I wouldn't waste my time writing this if I didn't think there was something down there on the east side of the North Island.
A number of companies have bought permits to explore and although the mathmaticians of the world can play devils advocate of how low the chances are, I tend to look at things independently.
Oil companies are getting desperate for adding reserves. The easy to find oil is held by unfriendly folks or its located in undesirable locations. Bottom line, new discoveries found where the rules are clear and stable make for long term investment opportunity.
I can't predict where that discovery is going to come from, but I know 100% of the people who don't buy a lottery ticket never win. I know that 100% of the people who won the lottery had bought at least 1 ticket.
Simple enough analogy, the point is I know 100% for sure the next big Oil discovery will come from an EXPLORATION company who DRILLS into an unknown geology structure for the first time and confirms a theory from a Geophysicist who interpreted a play type.
So I may not bet the farm, but I want to be in on the next big thing and my best bet is to spread risk around the world to those companies with a decent shot at finding something.
Which brings us to New Zealand. The East side of the North Island shows alot of potential, seriously thick reservoirs that may or may not flow at commercial rates. Its also similar to North Dakota, and we all know how lucrative that has worked out.
At this point there are many UKNOWNS, and the Market is averse to risk, which means whatever is in the ground is not valued by the marketplace at all...until its proven to be there, and proven to be extracted at a rate that is economic.
The Opportunity here is that if the OIL is there, the VALUE of the companies that may already hold permits to extract it, is perhaps very UNDERVALUED. This theme is the nature of the present situation for many companies staking a position in New Zealand.
Here are a few to watch.
The big payoff play for NZ is holdings in the East Coast Basin.
They do have production from the Taranaki basin, but the market has punished the company for the timing of getting the barrels flowing from the lands it acquired in 2013. Shares are much lower than when this company started, and yet they own more assets and have more potential now than 2010 yet the market is not valuing potential these days, only flowing barrels get attention.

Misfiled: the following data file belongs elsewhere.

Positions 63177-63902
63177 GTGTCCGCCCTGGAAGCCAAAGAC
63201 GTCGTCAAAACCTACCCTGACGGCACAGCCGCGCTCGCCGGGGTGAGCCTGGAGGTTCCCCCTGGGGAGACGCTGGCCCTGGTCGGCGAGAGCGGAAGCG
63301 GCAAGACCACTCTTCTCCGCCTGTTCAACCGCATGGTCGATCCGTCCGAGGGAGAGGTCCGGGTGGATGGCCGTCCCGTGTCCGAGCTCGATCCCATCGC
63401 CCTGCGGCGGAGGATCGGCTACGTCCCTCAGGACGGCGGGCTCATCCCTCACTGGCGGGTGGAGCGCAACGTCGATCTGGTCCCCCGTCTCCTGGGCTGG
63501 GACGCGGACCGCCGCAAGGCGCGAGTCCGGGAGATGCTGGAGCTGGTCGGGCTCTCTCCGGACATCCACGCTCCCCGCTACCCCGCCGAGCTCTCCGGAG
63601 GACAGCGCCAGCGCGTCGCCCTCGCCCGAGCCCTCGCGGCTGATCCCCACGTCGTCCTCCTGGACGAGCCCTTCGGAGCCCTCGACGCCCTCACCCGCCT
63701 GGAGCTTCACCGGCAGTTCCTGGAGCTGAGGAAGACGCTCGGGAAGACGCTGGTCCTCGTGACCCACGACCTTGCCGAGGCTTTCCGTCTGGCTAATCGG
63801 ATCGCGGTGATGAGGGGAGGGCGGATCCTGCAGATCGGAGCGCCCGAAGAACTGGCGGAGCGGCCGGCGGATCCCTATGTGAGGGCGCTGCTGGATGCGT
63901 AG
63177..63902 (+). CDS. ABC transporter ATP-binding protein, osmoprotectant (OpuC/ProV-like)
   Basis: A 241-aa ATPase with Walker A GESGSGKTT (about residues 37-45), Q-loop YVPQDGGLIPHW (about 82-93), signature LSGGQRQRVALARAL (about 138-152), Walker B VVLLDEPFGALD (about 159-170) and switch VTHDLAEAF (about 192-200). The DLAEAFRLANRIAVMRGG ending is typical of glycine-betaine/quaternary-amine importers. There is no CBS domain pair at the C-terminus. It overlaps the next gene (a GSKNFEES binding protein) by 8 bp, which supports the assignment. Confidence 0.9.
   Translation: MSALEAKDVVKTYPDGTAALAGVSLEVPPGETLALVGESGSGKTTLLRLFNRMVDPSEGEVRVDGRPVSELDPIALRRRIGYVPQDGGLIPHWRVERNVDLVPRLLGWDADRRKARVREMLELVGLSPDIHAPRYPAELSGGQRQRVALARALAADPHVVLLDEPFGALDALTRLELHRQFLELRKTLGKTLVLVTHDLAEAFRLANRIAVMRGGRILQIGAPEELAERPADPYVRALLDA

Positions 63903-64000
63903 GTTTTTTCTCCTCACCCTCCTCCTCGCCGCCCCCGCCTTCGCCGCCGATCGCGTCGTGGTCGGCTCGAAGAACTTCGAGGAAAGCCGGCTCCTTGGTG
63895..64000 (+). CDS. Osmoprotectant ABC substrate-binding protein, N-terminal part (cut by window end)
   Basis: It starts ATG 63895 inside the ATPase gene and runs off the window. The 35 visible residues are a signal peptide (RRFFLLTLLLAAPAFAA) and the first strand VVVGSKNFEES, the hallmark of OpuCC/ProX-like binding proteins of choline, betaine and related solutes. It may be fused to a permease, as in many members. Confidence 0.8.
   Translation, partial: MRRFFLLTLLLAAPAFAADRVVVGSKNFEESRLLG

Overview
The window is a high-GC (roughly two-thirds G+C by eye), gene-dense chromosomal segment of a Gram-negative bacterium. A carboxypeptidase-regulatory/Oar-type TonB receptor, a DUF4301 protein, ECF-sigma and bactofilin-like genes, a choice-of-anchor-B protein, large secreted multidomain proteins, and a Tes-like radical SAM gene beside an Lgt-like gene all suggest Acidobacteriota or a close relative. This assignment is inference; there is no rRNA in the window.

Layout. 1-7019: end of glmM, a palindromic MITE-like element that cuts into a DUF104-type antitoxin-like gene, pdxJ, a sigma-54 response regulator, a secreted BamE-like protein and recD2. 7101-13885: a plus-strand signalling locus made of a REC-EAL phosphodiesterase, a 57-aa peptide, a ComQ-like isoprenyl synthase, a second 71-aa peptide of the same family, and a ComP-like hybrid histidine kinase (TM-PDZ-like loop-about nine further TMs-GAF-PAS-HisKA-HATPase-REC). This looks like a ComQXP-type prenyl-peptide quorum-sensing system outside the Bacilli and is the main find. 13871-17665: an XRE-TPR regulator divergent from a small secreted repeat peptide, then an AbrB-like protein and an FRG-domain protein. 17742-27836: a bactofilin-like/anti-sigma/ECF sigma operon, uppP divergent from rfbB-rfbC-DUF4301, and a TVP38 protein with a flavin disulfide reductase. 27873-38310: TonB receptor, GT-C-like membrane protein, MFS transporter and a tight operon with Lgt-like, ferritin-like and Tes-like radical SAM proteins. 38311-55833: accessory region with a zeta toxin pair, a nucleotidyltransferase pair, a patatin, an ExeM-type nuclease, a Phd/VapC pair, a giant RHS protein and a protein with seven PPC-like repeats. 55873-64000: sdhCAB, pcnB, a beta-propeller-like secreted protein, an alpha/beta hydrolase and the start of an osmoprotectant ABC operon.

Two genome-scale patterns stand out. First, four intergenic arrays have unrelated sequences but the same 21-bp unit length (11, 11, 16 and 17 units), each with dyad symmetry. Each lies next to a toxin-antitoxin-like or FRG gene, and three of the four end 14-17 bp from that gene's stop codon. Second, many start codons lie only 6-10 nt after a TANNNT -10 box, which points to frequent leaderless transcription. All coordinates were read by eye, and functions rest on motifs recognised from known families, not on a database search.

It now looks like they may delay their plans of east coast drilling in 2014 to be pushed into 2015 for cash conservation purposes.
They need about 342 Barrels of production just to pay for operating costs for running their company and its many offices and locations. Although they have cut costs by 25%, it was clear that with around only 220 Barrels of oil flowing from Taranaki operations that they have some improvements to cash flow that need to occur soon.
In the recent conference call the CEO, said;
Several shareholders voiced concerns about some of the numbers from the recent year end report from 2013 during the conference call. You can read it on sedar.com however the main points were:
Description of business and going concern (Note 1)
Commitments (Note 20)
Subsequent events (Note 23)
You can listen to what was said here.
NZEC hosted the conference call on May 1, 2014
Its Playback is available until May 15, 2014
North American toll-free: 1-800-319-6413
International callers: 604-638-9010
Playback code: 3589#
Essentially, the financial auditor, brought attention to the notes above and the CEO did respond to each point as best he could considering that due to a competitive exploration environment and the information sensitive areas, he had to be vague or discuss offline of competitors who may have been listening in to the call.
I think the management has achieve alot over the past year, and to they now have a tough market environment with impatient shareholders who sold off some shares the day the year end report came out.
You might find the same sentiment discussed on this clip.
The next 6 months will be crucial to turn things in the direction of Joint Ventures, further cost cutting and looking at all options on the table. They have a good suite of assets, have demonstrated ability to capture the Waihapa acqusition, de-risked certain plays, and have a midstream business that as of next week will rent some pipeline capacity to its 3rd parties for cash.
The Waihapa lands and the other permits are littered with traps. Short term, a farm-in on the Taranaki side might happen sooner than the East coast side.
Insiders still hold 25-28% of the company, the CEO is around a 20% shareholder and as I have stated before, its too early to write off this story for a couple disappointing quarters. Those who argue with me, miss my main point, fortune favors the bold, and this play is as bold as it gets if the east coast pans out. Meanwhile, we have to be patient to let the Taranaki keep us afloat and trust management to de-risk the cash flow using all options on the table.